Britain had increased its naval command of the seas around Europe after its victory during the Battle of Trafalgar in 1805. France and Britain had no obligation to respect American neutrality, and directly and indirectly limited trading opportunities for the United States. In December of 1807, President Jefferson initiated a trade embargo with all the nations involved in the Napoleonic conflict. Napoleon had also subdued and absorbed territories from the Holy Roman Empire (Austria) and the Prussian Empire, giving him the flexibility to wage an economic war on Britain, dubbed the Continental System.
Part of the reason for Jefferson’s embargo rested on Britain’s history of seizing American goods. A treaty had been ongoing for over a decade, but when it expired in 1807, the seizures increased. The seizures also came with frequent impressment of British-born naturalized citizens, which President Jefferson failed to resolve. These few years were impactful on US-Europe trade relations. Napoleon issued the Berlin Decree in 1806 that attempted to universally halt trade with Britain. The English responded with blockades on the entirety of Napoleon’s Empire, and Napoleon’s Milan Decree of 1807 tightened the restrictions even further. The embargo that Jefferson had set in place proved unpopular in northeastern American states, as Britain was a primary buyer for exported goods. Moreover, the embargo barely affected a country as global as England.
The Louisiana Purchase
All this economic turmoil might lead one to believe that the United States gained nothing from the Napoleonic Wars. However, during the Peace of Amiens which ended when Britain declared war on France on May 18, 1803, Napoleon realized that he needed to acquire funding for the next conflict. He knew that British hostility was inevitable, and part of his war doctrine was to always strike first when possible. Therefore, Napoleon poured French assets into a force later named “La Grande Armée,” whose purpose would be to invade Britain. Britain ended up declaring war first, but the army fought in major theaters around continental Europe.
The funds for this legion came from a tactful selling of the Louisiana Territory to the United States. This transaction is commonly referred to as the Louisiana Purchase in which the United States doubled in geographic size. The sale was clever because Spain owed it to France but had never formally granted it to them. After disease struck other French colonies in the Caribbean, France had no use for the Louisiana territory. Therefore, the 828,000 square mile region ended up in America’s hands, after buying it for a discount.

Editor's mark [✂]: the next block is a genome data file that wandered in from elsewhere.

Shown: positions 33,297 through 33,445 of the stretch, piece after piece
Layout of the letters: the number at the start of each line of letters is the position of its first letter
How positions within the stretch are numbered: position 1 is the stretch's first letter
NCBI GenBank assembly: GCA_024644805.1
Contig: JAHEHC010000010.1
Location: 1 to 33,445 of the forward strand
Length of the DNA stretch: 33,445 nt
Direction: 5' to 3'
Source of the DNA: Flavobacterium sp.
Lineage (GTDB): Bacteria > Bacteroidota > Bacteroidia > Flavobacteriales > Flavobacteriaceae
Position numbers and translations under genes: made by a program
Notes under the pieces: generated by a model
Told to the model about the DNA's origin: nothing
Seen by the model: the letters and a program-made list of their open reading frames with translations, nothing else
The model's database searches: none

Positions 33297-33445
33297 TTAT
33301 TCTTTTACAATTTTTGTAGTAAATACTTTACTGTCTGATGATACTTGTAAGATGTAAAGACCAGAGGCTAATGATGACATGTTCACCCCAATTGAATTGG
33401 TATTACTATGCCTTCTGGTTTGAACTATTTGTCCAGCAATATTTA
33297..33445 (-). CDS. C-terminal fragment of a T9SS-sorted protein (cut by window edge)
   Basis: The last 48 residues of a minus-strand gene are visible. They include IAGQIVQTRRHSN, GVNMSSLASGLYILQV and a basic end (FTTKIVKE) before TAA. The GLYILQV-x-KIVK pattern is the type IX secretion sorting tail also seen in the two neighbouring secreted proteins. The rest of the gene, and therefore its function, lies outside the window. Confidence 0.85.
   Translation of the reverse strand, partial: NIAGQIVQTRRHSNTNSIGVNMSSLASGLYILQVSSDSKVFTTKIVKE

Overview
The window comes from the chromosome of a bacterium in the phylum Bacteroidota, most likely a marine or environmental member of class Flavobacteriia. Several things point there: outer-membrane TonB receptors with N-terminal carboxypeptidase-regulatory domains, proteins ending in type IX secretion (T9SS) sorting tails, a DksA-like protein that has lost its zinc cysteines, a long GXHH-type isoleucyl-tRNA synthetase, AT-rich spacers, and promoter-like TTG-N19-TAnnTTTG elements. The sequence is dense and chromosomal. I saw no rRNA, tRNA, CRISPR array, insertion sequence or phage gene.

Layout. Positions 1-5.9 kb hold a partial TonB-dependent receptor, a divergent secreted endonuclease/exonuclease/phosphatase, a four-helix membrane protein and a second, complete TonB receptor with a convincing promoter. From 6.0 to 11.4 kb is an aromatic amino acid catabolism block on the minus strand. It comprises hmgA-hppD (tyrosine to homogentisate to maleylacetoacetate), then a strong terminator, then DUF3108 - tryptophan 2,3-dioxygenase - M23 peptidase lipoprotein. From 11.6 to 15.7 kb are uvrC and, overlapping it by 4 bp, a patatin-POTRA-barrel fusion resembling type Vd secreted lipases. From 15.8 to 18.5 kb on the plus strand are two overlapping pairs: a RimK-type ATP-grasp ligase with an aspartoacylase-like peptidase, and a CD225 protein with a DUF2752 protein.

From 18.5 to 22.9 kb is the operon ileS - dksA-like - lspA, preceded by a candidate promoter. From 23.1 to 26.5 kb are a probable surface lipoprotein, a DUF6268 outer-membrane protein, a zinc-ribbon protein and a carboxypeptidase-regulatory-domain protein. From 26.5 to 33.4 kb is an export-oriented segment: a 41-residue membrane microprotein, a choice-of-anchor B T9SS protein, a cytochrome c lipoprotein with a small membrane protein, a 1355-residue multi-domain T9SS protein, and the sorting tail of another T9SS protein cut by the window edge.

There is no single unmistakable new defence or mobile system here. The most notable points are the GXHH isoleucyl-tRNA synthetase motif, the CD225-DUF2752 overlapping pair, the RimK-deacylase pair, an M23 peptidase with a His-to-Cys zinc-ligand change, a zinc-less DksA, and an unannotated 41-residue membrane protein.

The War of 1812
The War of 1812, an extension of the Napoleonic Wars, saw a complete severing of British and American relations. The trading boon had collapsed from the embargoes and blockades, and America realized that a self-sufficient form of mercantilism would aid their continued independence. After futile attempts to stop British ships from interceding theirs, America declared war against Great Britain in 1812. More and more domestic factories supported American consumers, but that momentum halted when the war ended in 1815, which was the same year the Napoleonic Wars ended.
Economic turmoil and opportunism were common themes throughout the two decades that the European conflict upset the world. France had disrupted systems that had histories reaching back over a thousand years, and even the United States felt the ripple effect. Without the wars, the United States may not have become as self-sufficient as they were later known for, and the Louisiana territory might still be in French jurisdiction. Despite French assistance during the American Revolution, which was later symbolized with the gifting of the Statue of Liberty, it is surprising that the United States preferred neutrality against their former enemy, Britain. However, Napoleon represented a different era of the French Revolution, and he ruled with the same tight grip as any monarch. Thankfully, after two hundred years, the relationship between the United States, France, and Britain is amicable.